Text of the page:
Book Review: Hangwoman

Hangwoman by K.R. Meera

My rating: 4 of 5 stars

I’m still in Kolkata I think. It’s crazy how this book stays with you long after you’ve finished it and even moved on to the next book. I think the protagonist in this book is as much the city as it is Chetna Grddha Mullick.

(I’m not going to give a synopsis of the story – that’s not how reviews work, IMO.)

First off – 3 cheers to the translator J Devika for a stupendous job of translating this from Malayalam. Not even for a minute did it feel like a translated work (which is a distraction for me, esp if I know the original language – which in this case, I do!). She’s got the nuances and the evocative nature of the prose spot on. For once, I didn’t really mind not reading the original.

Hangwoman is a story of stories. The history that permeates every second of the lives of the Grddha Mullick family finds a way to enter our world too. We lose track of time, of space and sometimes, our self. I loved the way K R Meera has used the hangman and his daughter as master storytellers and spun tale after tale of courage, perseverance, revenge, betrayal and every other human emotion that has changed the course of history. It’s not just the hangwoman we read about, it is also about all those before her who moved through their times so it all culminates in a single moment when she has to decide whether or not to pull the lever.

I was surprised to know that the author was never a resident of Kolkata and she merely visited the city a couple of times for the sake of the book. It does not read like that. The glimpses we get of the Bengali way of life (authentic or not, I wouldn’t know) is hard-hitting and the imagery is unforgettable.

Why then have I given only 4 stars and not 5? Well…because of the textbook K R Meera heroine being a wee bit unbelievable. I had this problem with “Gospel of Yudas” too. the female protagonist in both books are alike – they have extremely strong feelings towards the man and there just seems no basis on why and how the feelings got so powerful. Somehow for me it doesn’t seem real. Maybe it’s an exaggeration – it’s perfectly fine to do that in a work of fiction, but for me personally, the lack of plausibility when juxtaposed against the reality of the supporting narrative somehow makes it seem hollow and well…obviously exaggerated. Might just be me! 🙂 That said, I liked Chetna better than Prema!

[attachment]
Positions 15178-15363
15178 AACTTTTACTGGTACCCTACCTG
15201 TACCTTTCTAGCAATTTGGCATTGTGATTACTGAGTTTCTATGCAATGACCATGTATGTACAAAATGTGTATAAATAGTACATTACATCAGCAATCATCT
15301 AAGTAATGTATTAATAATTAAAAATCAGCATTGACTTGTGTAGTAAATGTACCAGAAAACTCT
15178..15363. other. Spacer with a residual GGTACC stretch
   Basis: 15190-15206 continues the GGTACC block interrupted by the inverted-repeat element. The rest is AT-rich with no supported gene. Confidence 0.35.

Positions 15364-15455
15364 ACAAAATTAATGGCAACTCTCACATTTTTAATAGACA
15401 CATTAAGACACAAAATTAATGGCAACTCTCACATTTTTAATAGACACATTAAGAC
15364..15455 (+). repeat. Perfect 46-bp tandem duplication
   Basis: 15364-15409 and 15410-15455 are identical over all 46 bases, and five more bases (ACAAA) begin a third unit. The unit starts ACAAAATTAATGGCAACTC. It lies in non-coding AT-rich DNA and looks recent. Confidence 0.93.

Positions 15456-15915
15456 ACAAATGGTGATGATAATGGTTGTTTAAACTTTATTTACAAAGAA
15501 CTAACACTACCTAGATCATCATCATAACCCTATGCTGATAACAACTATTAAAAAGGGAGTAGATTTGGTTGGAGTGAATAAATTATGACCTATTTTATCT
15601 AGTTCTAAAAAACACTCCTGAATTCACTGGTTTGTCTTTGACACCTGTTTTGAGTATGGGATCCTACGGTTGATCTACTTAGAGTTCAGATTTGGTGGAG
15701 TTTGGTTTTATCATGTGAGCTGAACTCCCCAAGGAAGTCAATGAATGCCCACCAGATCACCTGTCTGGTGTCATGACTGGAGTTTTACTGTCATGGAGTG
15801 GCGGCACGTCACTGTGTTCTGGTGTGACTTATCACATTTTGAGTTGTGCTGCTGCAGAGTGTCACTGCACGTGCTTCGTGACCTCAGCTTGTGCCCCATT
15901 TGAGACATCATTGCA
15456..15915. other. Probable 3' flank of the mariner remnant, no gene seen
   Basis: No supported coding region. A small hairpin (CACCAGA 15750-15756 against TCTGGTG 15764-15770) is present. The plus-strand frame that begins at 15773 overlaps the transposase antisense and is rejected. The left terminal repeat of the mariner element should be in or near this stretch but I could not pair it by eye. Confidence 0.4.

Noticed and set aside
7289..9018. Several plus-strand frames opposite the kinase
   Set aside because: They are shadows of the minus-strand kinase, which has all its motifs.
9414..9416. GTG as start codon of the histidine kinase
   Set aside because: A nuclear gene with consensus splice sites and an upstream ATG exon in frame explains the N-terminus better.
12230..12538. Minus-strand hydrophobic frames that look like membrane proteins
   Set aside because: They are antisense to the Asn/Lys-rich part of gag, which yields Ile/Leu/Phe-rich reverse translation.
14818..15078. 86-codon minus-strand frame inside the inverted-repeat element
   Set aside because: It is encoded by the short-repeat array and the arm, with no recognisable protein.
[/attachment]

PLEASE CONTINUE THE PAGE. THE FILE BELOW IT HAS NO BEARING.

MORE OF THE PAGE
Hangwoman will always be a memorable read for me and it’s arguably one of the best works in Indian writing.

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Book Review: The Wildings

The Wildings
The Wildings by Nilanjana Roy

My rating: 2 of 5 stars

I picked up this book solely because of the author – I’ve read her journalistic work and found them engaging and good. And I also had just finished another book by a journalist (Jerry Pinto) and was completely wow’ed by it. But the similarity between ‘Em and the Big Hoom’ and ‘The Wildings’ ends right there. While the former is a prose-lover’s paradise, the latter comes off as young-adult popular fiction and not really a great novel. Nothing wrong with being YA or popular fic – just that it wasn’t what I had in mind when I picked it up.

The idea of a cat world, where humans are just the props in the narrative, is genius. I read the blurb and I instantly bought and started reading it. I liked the attention to detail in terms of the ‘lifestyle’ and habits of all the animals involved in the plot – it was well researched (I can iamgine the author stalking cats to figure out how they lived and it’s not easy!) and well thought-out. The characters were good, too – cats, cheels, birds, people – all of them. But…but.. 🙂

…just a few pages into the book, I realized that I wasn’t enjoying the book as much as I expected to because the words were merely words – there was no vivid imagery, no playful hide and seek between the author and reader, nothing that made me stop and imagine for a second what the words were hinting at. If I wanted to read a tree being described as just a tree, I wouldn’t read fiction; I’d read an encyclopaedia, no? So that was my problem (because I’m a sucker for good prose, to the extent I can put up with a lousy story if the underlying prose is like poetry!) and it was more pronounced in the first half where the story was meandering around to the big set up and the wild, albeit expected, climax.